Not just overnight sleep tests, Artificial intelligence (AI) too has the potential to improve efficiencies and precision in sleep medicine, resulting in a more patient-centered care and better outcomes, researchers have found.
The electrophysiological data collected during polysomnography — the most comprehensive type of sleep study — is well-positioned for enhanced analysis through AI and machine-assisted learning, according to a new position statement from the American Academy of Sleep Medicine.
“When we typically think of AI in sleep medicine, the obvious use case is for the scoring of sleep and associated events,” said Cathy Goldstein, associate professor of sleep medicine and neurology at the University of Michigan.
“This would streamline the processes of sleep laboratories and free up sleep technologist time for direct patient care.”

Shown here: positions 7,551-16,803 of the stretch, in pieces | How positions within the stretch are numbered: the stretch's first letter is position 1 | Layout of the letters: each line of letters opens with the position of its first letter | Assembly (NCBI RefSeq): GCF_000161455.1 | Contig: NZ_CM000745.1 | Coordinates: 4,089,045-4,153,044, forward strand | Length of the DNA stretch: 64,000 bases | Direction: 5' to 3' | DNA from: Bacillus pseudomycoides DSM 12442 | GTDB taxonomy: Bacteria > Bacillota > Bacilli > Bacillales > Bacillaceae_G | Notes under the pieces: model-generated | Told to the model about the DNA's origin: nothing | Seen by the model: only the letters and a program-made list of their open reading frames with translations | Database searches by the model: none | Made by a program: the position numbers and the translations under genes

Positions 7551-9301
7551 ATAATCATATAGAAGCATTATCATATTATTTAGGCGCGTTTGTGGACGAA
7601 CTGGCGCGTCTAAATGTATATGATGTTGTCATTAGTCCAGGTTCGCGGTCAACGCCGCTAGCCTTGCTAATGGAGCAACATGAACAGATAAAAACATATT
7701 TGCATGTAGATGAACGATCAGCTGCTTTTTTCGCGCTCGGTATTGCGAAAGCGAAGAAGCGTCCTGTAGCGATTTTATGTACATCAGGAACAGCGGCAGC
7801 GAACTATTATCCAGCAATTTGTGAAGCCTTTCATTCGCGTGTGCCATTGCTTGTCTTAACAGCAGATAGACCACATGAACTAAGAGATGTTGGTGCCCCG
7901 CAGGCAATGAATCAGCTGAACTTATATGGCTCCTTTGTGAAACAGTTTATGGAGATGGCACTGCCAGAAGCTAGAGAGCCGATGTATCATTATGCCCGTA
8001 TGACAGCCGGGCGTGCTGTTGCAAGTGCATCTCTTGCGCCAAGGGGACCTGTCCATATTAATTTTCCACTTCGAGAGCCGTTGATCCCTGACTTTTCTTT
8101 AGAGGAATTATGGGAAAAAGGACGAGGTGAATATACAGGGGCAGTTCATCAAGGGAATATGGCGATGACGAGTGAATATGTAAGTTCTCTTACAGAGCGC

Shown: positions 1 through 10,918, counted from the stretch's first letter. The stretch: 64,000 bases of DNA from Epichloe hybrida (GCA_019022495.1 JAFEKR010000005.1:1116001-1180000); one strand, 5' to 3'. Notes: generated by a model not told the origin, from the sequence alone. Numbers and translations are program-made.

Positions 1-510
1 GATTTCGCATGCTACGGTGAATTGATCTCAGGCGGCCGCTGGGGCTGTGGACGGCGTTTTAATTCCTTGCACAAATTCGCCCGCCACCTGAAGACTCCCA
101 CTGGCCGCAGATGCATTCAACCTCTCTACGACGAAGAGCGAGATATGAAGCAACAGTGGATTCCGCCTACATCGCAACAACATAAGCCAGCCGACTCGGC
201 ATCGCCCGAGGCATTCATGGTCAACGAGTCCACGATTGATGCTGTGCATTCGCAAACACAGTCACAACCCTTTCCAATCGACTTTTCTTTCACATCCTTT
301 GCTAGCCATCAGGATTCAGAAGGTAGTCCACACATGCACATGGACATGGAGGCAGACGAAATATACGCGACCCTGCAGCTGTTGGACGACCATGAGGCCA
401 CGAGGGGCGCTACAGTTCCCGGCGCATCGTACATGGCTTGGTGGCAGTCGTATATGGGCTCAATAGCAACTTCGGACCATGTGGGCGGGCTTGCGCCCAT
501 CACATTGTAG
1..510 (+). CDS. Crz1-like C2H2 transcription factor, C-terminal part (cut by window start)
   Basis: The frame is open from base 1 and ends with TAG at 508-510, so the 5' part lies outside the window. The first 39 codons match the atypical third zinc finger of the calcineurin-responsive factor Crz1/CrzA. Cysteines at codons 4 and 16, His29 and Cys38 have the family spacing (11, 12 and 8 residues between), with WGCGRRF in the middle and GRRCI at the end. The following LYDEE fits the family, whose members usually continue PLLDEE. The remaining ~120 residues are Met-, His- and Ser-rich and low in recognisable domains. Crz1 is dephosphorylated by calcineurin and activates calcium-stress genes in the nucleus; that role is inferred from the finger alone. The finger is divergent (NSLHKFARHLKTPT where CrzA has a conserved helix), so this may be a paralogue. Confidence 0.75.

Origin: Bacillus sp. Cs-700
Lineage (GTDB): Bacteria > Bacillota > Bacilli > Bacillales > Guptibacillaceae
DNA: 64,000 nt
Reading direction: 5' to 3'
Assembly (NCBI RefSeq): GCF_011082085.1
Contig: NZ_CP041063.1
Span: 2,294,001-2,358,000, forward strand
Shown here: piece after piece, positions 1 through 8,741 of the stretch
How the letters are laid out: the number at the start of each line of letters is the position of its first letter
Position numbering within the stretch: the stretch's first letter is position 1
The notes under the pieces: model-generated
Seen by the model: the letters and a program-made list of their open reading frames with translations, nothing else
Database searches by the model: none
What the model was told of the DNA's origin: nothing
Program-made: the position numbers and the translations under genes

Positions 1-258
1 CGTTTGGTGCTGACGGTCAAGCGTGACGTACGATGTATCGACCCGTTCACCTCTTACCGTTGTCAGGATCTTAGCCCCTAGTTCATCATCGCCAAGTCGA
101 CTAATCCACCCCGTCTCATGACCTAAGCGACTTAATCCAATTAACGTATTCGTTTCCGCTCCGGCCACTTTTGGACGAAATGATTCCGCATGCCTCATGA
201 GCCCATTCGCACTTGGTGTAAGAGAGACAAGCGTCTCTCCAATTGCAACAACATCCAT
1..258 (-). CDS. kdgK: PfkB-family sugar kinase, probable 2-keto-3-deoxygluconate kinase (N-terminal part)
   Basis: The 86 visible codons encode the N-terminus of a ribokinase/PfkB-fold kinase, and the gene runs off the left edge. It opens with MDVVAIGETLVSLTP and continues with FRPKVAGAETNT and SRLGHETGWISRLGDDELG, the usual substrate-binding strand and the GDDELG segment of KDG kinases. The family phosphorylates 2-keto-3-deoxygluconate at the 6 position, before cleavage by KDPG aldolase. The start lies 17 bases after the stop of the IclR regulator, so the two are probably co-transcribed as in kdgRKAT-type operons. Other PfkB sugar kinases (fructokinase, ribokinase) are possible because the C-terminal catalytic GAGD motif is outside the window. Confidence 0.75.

Because of the vast amounts of data collected by sleep centres, AI and machine learning could advance sleep care, resulting in a more accurate diagnosis, prediction of disease and treatment prognosis.
“AI could allow us to derive more meaningful information from sleep studies, given that our current summary metrics, for example, the apnea-hypopnea index, aren’t predictive of the health and quality of life outcomes that are important to patients,” elaborated Goldstein.
“Additionally, AI might help us understand mechanisms underlying obstructive sleep apnea, so we can select the right treatment for the right patient at the right time, as opposed to one-size-fits-all or trial and error approaches,” she added in a paper published in the Journal of Clinical Sleep Medicine.
Important considerations for the integration of AI into the sleep medicine practice include transparency and disclosure, testing on novel data, and laboratory integration.
AI tools hold great promise for medicine in general, but there has also been a great deal of hype, exaggerated claims and misinformation.
“We want to interface with industry in a way that will foster safe and efficacious use of AI software to benefit our patients. These tools can only benefit patients if used with careful oversight,” the authors wrote.